Via Francigena Culture 15 interesting facts about the Via Francigena
- 15 interesting facts about the Via Francigena
- Via Francigena Highlights
- Route Markings
- Pilgrim Passport & Testimonium
- Tourist tax in Italy
- Festival Calendar
The Via Francigena trail might not be as well known as the Camino de Santiago but it has been a path taken by pilgrims across Europe for centuries.
We explain the Via Francigena, the Camino to Rome, in 15 interesting and simple facts:
1 – The Via Francigena covers 1900kms from Canterbury to Rome.
2 – It is one of the many routes taken by European pilgrims on their way to Rome since the Middle Ages.
3 – The Via Francigena or Camino to Rome crosses four European countries: UK, France, Switzerland and Italy; and areas of spectacular beauty and historic interest.
4 – Sigeric the Serious, Archbishop of Canterbury, walked the route to Rome and recorded his travels in a journal in the 10th century. This can be considered the first ever Via Francigena ‘guidebook’ and the route today follows Sigeric’s trail as much as possible.
5 – Slightly different variations have emerged in sections of the Via Francigena route, to avoid bigger roads or areas not suitable for walking/cycling. Some guidebooks will indicate both itineraries so walkers/cyclists can choose which one to follow.
6 – It is pronounced: Francheegena (with accent on the ‘ee’) but to make it easier you can also call it the Camino to Rome.
7 -The Via Francigena route is a Council of Europe European Cultural Itinerary since 1994 and Major Cultural Route since 2004.
8 – Once in Rome, you can request your Testimonium, certificate of pilgrimage to Rome.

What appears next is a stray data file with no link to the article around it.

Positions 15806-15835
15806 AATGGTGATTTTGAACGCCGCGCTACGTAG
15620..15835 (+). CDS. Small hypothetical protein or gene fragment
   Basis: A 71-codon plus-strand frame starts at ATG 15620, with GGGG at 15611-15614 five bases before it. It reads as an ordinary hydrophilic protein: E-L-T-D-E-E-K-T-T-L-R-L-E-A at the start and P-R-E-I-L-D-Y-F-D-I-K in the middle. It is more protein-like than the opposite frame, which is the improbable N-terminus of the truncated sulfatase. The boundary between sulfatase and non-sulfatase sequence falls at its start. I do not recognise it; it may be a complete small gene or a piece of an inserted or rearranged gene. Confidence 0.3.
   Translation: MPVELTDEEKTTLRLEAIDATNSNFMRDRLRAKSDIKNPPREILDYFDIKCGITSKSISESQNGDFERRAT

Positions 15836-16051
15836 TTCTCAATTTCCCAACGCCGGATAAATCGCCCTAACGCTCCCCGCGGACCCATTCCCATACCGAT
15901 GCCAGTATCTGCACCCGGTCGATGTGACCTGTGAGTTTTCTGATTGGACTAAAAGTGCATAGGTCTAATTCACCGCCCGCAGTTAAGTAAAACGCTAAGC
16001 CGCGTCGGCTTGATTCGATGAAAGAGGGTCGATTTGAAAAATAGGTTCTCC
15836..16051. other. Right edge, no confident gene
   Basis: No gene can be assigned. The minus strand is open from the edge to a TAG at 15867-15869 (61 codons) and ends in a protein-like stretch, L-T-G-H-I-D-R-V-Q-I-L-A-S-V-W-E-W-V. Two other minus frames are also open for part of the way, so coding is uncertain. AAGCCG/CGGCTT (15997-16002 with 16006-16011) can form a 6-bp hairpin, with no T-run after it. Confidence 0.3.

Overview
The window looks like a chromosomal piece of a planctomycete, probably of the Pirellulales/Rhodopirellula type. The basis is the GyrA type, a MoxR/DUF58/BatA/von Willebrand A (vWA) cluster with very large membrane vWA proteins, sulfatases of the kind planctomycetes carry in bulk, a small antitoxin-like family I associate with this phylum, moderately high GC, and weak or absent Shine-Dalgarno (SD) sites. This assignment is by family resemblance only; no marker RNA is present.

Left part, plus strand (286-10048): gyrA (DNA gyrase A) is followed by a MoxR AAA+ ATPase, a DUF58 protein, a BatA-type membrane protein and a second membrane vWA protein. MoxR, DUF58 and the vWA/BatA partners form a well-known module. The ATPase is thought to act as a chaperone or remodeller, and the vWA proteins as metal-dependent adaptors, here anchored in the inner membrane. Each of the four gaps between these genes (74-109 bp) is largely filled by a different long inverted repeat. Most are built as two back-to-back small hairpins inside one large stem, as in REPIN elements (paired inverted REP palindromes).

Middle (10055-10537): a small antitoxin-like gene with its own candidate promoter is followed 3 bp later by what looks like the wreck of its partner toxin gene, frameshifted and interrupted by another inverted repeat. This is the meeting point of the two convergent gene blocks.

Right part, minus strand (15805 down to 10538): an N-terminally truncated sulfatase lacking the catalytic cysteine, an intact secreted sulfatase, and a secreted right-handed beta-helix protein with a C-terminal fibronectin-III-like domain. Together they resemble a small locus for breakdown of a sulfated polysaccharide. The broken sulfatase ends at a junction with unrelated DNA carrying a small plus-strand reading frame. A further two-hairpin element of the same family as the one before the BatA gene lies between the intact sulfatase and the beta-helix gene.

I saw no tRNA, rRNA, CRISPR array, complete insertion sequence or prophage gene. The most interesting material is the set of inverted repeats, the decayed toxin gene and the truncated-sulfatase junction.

9 – It is not very clear how many people walk or cycle parts of the Via Francigena each year but it was estimated there were 2,500 in 2012 (Source: Cicerone Guides). * Compared to over 240,000 who reached Santiago de Compostela in 2014 for instance.
10 – The Via Francigena is still very much at a development stage in terms of way markings. Those will vary greatly depending on the countries and regions. It is important to have a good guidebook or route notes and maps with you.
11 – Markings are not as common or uniform as those on the Camino. Markings can be the Francigena pilgrim, the red and white stripes (GR marking) or both combined.
12 – Way marks become more frequent in Italy and particularly, as you get closer to Rome.
13 – Accommodation particularly in rural areas can be limited.
14 – It will take approximately 3 months to walk the full length of the Via Francigena, the Camino to Rome all the way from Canterbury. It should take a month and a half to cycle the route.
15 – Many Francigena pilgrims choose to do separate sections at a time (1 to 2 weeks for instance). Some of the most popular sections are the Via Francigena across the Alps, walking to St Bernard’s Pass; the section from Lucca to Siena walking in Tuscany and the last stretch walking into Rome.
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